Verizon Targets Heat Generated by Computer Chips and Circuit Boards in Latest Push for Network Power Efficiency

Verizon is looking to further increase the operating efficiency of its networks by requiring hardware manufacturers to use thermal modeling when designing circuit boards and cabinets used in network gear.  The goal is to minimize heat generation that impairs equipment performance and requires costly air conditioning in central offices, equipment vaults and other facilities.

Thermal modeling involves using a computer to simulate the heat flow around electrical components in equipment such as circuit boards, before the equipment is built. This enables the equipment to be designed in a way that minimizes heat generation and thus improves energy efficiency, and saves time and costs.

"When you optimize efficiency at the simplest level, you go to the heart of the process," said Chuck Graff, Verizon director of corporate network and technology.  "Starting in July 2010, equipment makers will be required to submit results of thermal modeling applied to their hardware that show they have optimized their circuits to generate less heat and perform more efficiently."

The new Technical Purchasing Requirement outlines the goal of the testing program, details test procedures to be conducted, and establishes a process for review of the results and approval of the equipment design. 

The requirement was published Tuesday (Oct. 27) during the 15th annual Verizon NEBS conference, entitled "Optimization of Telecom Networks Through Energy Efficiency."

In January, Verizon implemented purchasing rules requiring that new equipment purchased for deployment in the company's networks operate at a level 20 percent more efficient than the equipment it replaces.

"The new thermal-management requirements are actually a process for helping the equipment makers meet the 20 percent improvement goal, which then helps Verizon reduce its energy consumption and carbon footprint significantly," Graff said.  "Circuit boards can work fine when they are generating more heat than necessary, but they work better and save operating costs when you pay attention to heat issues up front. That's the goal here."

According to Graff, the new requirement for thermal testing has been reviewed by many equipment makers over the past several months to assure alignment with the goals and the testing process.

The new testing requirement leverages powerful computational fluid dynamics computer tools that simulate circuit board and equipment design and the air and heat flow around components prior to the creation of a prototype, to maximize the energy efficiency of the design.

The benefits to Verizon are cooler operating temperatures, faster deployment because thermal issues are addressed earlier in the process, and lower costs for air conditioning.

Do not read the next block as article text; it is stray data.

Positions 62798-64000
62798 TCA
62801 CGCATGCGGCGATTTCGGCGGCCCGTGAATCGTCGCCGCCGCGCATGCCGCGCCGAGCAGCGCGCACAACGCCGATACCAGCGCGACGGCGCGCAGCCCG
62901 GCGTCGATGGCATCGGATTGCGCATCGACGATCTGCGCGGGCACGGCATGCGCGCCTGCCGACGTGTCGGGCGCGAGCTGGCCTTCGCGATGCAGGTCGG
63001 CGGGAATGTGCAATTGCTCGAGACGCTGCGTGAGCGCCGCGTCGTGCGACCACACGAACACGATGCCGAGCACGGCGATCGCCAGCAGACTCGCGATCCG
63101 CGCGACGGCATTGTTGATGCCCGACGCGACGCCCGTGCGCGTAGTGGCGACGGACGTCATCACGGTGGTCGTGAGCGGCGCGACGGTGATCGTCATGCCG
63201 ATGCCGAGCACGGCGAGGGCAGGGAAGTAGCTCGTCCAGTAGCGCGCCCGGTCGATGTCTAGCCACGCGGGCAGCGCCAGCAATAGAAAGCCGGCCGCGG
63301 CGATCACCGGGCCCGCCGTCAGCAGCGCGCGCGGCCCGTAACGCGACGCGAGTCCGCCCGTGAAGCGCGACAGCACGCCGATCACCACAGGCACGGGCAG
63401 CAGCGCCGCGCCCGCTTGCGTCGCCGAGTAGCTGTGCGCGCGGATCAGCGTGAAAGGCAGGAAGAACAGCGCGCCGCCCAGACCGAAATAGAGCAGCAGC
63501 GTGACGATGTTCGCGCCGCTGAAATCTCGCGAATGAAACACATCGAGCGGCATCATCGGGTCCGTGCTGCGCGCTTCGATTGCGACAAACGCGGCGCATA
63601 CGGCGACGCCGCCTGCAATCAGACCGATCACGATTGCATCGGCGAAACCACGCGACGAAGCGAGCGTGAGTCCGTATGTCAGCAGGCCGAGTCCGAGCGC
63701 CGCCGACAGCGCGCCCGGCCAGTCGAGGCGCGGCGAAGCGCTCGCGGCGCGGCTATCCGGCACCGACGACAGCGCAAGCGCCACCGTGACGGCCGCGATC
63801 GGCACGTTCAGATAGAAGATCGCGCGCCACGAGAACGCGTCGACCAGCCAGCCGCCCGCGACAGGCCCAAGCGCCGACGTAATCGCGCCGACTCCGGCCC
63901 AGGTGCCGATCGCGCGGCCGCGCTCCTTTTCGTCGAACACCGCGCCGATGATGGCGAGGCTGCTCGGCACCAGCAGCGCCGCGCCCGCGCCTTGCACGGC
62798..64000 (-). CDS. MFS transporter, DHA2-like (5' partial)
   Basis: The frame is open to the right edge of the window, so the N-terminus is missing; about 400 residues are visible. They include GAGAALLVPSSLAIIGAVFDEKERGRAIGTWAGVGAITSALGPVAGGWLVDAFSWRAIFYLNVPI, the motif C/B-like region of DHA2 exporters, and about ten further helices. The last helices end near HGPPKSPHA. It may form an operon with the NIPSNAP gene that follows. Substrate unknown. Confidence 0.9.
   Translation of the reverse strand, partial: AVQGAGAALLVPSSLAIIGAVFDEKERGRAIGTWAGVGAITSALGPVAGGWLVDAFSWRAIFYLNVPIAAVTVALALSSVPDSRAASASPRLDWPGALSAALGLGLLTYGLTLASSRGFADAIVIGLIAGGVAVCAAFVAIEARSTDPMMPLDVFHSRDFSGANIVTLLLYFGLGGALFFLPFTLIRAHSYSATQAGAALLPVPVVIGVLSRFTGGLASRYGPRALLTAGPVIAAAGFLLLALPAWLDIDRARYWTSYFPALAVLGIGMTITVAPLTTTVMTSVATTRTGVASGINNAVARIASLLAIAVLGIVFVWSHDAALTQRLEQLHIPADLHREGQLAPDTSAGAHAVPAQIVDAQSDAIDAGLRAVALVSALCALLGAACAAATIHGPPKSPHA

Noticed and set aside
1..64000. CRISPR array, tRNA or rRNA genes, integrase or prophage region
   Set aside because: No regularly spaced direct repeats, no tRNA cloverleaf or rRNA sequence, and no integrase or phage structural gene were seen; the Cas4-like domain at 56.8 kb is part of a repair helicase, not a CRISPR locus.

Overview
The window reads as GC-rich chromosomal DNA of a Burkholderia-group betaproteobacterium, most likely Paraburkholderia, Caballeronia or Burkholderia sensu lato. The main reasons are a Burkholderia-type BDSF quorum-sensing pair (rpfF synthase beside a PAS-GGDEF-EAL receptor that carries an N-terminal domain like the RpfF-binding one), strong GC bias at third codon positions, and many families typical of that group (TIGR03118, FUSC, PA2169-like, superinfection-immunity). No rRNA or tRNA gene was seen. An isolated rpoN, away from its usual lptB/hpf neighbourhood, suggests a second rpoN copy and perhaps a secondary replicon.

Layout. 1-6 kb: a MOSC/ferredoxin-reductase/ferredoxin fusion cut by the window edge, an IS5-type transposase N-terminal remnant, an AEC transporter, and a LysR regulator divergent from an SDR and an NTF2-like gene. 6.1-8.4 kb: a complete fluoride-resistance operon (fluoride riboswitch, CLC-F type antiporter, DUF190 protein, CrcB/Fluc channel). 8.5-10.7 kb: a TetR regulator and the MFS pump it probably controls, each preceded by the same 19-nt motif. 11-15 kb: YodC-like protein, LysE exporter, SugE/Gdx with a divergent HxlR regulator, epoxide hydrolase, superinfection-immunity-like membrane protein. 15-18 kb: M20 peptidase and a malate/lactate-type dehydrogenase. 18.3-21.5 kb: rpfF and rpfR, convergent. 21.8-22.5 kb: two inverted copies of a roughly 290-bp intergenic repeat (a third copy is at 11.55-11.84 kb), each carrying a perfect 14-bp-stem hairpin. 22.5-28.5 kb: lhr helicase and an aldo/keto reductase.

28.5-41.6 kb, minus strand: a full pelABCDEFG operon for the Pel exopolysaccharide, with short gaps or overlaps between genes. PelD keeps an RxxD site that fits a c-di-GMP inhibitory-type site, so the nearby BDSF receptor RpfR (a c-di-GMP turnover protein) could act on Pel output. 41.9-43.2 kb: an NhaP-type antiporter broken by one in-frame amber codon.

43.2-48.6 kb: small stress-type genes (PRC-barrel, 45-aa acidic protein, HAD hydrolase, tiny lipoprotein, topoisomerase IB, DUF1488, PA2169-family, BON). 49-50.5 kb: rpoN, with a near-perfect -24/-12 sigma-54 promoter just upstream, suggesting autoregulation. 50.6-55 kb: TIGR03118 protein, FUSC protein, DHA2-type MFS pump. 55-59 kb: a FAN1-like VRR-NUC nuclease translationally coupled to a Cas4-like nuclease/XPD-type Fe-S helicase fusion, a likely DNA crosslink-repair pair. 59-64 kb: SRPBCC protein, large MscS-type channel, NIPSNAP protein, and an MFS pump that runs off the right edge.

The new testing process benefits manufacturers as well, saving them time and costs in the creation of prototypes, and thus shortening the time it takes to develop equipment that is ready for sale.

In his report to the conference, Graff noted that Verizon operates in 150 countries, occupies 31,000 facilities worldwide, maintains a 53,000-vehicle fleet and consumed 9.5 billion kilowatt hours of electricity and 59 million gallons of fuel in 2008.  During that year, the company reduced its carbon emissions by 303,000 metric tons.

"It's only by continuously challenging ourselves and our suppliers that we can continue to make progress in saving energy," Graff said.  "In the network venue, cutting down on the amount of cooling we have to do to optimize our equipment performance is a big target with big potential rewards.

"With this new testing standard, we're taking another important step toward savings in the carbon footprint and the expense of running the network."

For more information, go to www.verizonnebs.com.

Verizon Communications Inc. (NYSE:VZ), headquartered in New York, is a global leader in delivering broadband and other wireless and wireline communications services to mass market, business, government and wholesale customers.  Verizon Wireless operates America's most reliable wireless network, serving more than 89 million customers nationwide.  Verizon also provides converged communications, information and entertainment services over America's most advanced fiber-optic network, and delivers innovative, seamless business solutions to customers around the world.  A Dow 30 company, Verizon employs a diverse workforce of more than 230,000 and last year generated consolidated revenues of more than $97 billion.  For more information, visit www.verizon.com.